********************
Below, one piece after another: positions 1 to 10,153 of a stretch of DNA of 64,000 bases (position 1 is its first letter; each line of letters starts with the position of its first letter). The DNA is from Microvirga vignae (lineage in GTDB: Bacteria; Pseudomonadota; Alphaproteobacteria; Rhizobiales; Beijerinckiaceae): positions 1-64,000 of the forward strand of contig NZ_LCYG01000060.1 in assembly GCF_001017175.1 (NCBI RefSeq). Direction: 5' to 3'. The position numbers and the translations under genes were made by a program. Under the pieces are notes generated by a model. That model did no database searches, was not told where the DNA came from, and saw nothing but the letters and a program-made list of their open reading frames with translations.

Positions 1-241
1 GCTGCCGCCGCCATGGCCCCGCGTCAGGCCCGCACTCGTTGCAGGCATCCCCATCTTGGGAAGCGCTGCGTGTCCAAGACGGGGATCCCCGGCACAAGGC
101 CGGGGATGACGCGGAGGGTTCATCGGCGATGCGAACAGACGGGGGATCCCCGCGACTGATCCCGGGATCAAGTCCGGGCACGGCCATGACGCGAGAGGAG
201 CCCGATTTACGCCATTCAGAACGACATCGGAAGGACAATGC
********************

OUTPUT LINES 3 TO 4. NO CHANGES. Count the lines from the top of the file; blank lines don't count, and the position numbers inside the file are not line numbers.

1 GCTGCCGCCGCCATGGCCCCGCGTCAGGCCCGCACTCGTTGCAGGCATCCCCATCTTGGGAAGCGCTGCGTGTCCAAGACGGGGATCCCCGGCACAAGGC
101 CGGGGATGACGCGGAGGGTTCATCGGCGATGCGAACAGACGGGGGATCCCCGCGACTGATCCCGGGATCAAGTCCGGGCACGGCCATGACGCGAGAGGAG